PUBLISHED: 15:41 18 May 2015 | UPDATED: 15:41 18 May 2015
Headway Essex marks 30 years of providing care and support to adults with acquired brain injury and their families and carers in Essex. Here Essex Life looks back at how this charity has flourished over three decades
From its humble beginnings in Colchester, Headway Essex has grown into a county-wide charity supporting survivors of brain injury and their families and carers, and this year it is celebrating its 30th anniversary.
The effects of a brain injury can be long-lasting and permanent, and affect not only the person with the brain injury but the whole family. Once discharged from hospital there is little support in the community for survivors of brain injury and their families who are left to cope with the devastating and lasting effects of the brain injury and the impact it has on their lives.
Initially called Colchester and North East Essex Headway, the charity started in 1987 as a monthly support group meeting run by an occupational therapist and volunteers in the old St Mary’s Hospital in Colchester.
Two years later the charity leased a small bungalow in Colchester from the local health authority and the Headway House Day Service opened two days per week, run by a part-time co-ordinator and volunteers. Over the years it has grown to meet the needs of survivors of brain injury and their families.
Headway is unrecognisable now as with a rise in profile, came the demand for services and to meet this demand in 2000 it changed its name from Colchester and North East Essex Headway to Headway Essex and launched a county-wide Community Support Service in 2001, supporting adults with acquired brain injury and their carers across Essex.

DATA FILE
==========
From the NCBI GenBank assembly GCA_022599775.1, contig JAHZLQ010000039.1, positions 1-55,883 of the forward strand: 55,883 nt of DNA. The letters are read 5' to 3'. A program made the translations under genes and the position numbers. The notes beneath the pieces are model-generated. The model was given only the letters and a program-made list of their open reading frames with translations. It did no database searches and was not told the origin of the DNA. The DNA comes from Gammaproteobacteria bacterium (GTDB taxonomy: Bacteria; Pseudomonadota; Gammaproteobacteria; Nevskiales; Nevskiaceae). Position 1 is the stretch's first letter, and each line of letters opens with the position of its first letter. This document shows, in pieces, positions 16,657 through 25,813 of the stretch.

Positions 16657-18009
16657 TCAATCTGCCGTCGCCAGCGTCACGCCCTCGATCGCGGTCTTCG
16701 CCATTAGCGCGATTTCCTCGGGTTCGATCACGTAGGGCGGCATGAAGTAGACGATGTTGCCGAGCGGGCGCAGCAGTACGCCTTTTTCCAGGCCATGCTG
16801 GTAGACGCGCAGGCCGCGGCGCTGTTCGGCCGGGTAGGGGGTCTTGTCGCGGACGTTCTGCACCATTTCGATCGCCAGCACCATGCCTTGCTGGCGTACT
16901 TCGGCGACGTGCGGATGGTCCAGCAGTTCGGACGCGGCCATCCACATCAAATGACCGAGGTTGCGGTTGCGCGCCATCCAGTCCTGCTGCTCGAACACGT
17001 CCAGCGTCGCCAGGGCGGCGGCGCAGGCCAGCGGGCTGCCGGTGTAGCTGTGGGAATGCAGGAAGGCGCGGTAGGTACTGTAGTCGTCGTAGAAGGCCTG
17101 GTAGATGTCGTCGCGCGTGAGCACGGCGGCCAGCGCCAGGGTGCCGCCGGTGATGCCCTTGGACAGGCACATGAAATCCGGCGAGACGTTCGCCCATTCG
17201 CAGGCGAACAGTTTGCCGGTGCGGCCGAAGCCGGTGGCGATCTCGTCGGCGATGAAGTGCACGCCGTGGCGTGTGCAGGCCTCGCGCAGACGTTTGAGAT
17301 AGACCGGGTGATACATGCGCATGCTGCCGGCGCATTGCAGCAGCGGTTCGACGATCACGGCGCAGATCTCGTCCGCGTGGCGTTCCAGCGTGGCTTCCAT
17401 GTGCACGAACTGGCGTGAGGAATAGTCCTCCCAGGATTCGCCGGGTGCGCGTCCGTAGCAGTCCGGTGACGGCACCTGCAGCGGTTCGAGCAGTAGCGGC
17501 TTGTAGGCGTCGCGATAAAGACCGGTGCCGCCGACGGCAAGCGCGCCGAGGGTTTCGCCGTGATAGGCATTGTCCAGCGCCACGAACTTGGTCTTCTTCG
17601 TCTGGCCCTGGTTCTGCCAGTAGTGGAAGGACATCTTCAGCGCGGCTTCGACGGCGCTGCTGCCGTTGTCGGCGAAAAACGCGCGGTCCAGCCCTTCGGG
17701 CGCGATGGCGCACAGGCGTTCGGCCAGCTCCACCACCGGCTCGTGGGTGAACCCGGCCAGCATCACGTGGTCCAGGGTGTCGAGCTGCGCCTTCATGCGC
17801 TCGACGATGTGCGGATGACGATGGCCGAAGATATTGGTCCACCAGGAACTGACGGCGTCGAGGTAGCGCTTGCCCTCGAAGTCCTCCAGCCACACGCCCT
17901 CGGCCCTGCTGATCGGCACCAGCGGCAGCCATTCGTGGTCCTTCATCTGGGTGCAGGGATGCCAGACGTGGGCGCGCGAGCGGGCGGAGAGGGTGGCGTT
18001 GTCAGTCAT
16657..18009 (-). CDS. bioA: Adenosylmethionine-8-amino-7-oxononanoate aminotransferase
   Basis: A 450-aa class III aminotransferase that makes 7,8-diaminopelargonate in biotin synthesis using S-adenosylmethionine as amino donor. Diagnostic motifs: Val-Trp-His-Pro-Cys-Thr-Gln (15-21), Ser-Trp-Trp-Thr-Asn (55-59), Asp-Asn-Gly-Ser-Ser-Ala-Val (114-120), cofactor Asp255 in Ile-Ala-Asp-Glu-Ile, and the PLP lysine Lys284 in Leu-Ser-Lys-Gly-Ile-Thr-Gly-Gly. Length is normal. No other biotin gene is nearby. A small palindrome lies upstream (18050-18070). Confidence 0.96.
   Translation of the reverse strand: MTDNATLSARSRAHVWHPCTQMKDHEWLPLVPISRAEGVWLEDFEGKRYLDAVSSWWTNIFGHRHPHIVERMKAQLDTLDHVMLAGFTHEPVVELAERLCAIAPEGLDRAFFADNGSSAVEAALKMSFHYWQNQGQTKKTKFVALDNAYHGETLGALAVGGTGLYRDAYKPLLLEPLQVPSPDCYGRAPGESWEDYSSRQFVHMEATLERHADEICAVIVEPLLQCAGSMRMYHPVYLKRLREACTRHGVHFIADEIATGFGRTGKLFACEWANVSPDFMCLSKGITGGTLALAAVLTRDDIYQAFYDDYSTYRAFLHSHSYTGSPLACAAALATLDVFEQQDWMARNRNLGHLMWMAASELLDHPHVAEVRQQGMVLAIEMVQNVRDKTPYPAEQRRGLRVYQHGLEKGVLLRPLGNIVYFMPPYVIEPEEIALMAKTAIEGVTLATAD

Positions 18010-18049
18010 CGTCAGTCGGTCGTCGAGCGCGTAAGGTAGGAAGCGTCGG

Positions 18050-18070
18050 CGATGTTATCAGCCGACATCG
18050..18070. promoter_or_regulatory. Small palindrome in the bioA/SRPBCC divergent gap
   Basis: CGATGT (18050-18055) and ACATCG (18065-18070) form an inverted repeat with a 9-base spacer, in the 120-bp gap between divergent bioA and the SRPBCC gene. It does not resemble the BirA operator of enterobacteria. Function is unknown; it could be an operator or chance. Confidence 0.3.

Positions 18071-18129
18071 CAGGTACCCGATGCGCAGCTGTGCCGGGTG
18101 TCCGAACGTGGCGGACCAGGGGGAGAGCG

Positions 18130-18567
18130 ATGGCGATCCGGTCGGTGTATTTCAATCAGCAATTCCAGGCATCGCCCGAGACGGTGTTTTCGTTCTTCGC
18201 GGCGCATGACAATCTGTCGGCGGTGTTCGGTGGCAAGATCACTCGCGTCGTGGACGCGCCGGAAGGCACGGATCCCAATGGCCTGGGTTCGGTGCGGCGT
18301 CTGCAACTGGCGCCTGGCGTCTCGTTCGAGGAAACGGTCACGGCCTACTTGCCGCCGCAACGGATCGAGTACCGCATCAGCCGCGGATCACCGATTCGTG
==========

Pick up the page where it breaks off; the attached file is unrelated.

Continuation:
Today the charity employs 18 full-time staff and more than 50 volunteers while supporting over 500 people in Essex every year. Headway House in Colchester was extended with grant funding and is now double its original size. It is now open five days a week encouraging a progressive transition back into community living through social, physical and educational activities within the centre and in the community.
The Community Support Service provides a helpline, home and hospital visits, brain injury education, support and advice across Essex and runs support groups in Colchester, Chelmsford, Basildon and Benfleet. This year it will be starting a new support group in west Essex.
The charity is reliant on fundraising to provide its service and has aspirations to provide more day centres in other areas of Essex. This can only be achieved through the support of the public and grant making organisations. This year the charity will be holding a spectacular 30th Anniversary Pearl Ball at Stock Brook Manor in Billericay on June 19 and the hope is that it will be well supported by the Essex community.
It is a small charity with a big attitude and a great reputation. In 2006 Headway Essex was involved with the making of Recovery, a 90-minute BBC drama on the impact brain injury has on a family. Headway Essex hosted visits from researchers, the writer Tony Marchant, film director Andy de Emmoney and actor David Tennant, who as a result became patron of Headway Essex.
David’s character portrayed the true impact of brain injury which is far from the normal TV interpretation where people seem to recover fully in a short space of time. The reality of brain injury is somewhat different.
About brain injury
A Brain Injury is anything that results in damage to living brain tissue. It can be caused by trauma — something as simple as a domestic fall or a bang on the head to major trauma such as road accidents. It can also be caused by non-traumatic injuries such as brain haemorrhages, tumours, infections and strokes.
The brain is the control centre for the human body and controls metabolism, breathing, heart rate, body movements, personality and much more. Even just mild injury could harm the brain’s ability to function. The affects can be as severe as total physical disability to issues with concentration, impaired memory and speech. It can be that the public give very little concession to people with a brain injury, because many of the disabilities are hidden.